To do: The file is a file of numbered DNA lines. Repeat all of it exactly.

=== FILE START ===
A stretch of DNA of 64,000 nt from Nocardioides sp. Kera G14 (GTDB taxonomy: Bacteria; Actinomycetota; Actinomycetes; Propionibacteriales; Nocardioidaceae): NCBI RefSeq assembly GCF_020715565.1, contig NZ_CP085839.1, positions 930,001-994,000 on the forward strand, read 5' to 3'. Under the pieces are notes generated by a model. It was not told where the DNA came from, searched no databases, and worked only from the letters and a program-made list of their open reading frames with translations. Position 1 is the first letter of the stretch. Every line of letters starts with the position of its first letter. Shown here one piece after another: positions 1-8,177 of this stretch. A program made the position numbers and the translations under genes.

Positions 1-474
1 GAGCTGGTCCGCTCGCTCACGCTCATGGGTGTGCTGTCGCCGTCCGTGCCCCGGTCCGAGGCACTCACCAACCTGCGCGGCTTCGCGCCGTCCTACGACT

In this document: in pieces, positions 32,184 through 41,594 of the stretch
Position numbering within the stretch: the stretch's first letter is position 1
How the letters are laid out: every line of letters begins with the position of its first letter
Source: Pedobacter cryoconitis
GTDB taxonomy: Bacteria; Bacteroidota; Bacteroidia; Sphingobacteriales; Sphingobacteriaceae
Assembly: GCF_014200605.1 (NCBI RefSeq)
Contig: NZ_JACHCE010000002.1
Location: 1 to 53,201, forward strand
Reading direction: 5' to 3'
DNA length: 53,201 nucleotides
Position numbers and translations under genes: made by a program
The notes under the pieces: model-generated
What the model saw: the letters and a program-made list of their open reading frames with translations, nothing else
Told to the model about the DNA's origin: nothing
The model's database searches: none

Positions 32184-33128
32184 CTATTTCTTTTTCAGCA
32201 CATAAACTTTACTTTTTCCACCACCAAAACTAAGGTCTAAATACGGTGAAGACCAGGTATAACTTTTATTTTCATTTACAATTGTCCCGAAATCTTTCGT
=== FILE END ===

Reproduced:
A stretch of DNA of 64,000 nt from Nocardioides sp. Kera G14 (GTDB taxonomy: Bacteria; Actinomycetota; Actinomycetes; Propionibacteriales; Nocardioidaceae): NCBI RefSeq assembly GCF_020715565.1, contig NZ_CP085839.1, positions 930,001-994,000 on the forward strand, read 5' to 3'. Under the pieces are notes generated by a model. It was not told where the DNA came from, searched no databases, and worked only from the letters and a program-made list of their open reading frames with translations. Position 1 is the first letter of the stretch. Every line of letters starts with the position of its first letter. Shown here one piece after another: positions 1-8,177 of this stretch. A program made the position numbers and the translations under genes.

Positions 1-474
1 GAGCTGGTCCGCTCGCTCACGCTCATGGGTGTGCTGTCGCCGTCCGTGCCCCGGTCCGAGGCACTCACCAACCTGCGCGGCTTCGCGCCGTCCTACGACT

In this document: in pieces, positions 32,184 through 41,594 of the stretch
Position numbering within the stretch: the stretch's first letter is position 1
How the letters are laid out: every line of letters begins with the position of its first letter
Source: Pedobacter cryoconitis
GTDB taxonomy: Bacteria; Bacteroidota; Bacteroidia; Sphingobacteriales; Sphingobacteriaceae
Assembly: GCF_014200605.1 (NCBI RefSeq)
Contig: NZ_JACHCE010000002.1
Location: 1 to 53,201, forward strand
Reading direction: 5' to 3'
DNA length: 53,201 nucleotides
Position numbers and translations under genes: made by a program
The notes under the pieces: model-generated
What the model saw: the letters and a program-made list of their open reading frames with translations, nothing else
Told to the model about the DNA's origin: nothing
The model's database searches: none

Positions 32184-33128
32184 CTATTTCTTTTTCAGCA
32201 CATAAACTTTACTTTTTCCACCACCAAAACTAAGGTCTAAATACGGTGAAGACCAGGTATAACTTTTATTTTCATTTACAATTGTCCCGAAATCTTTCGT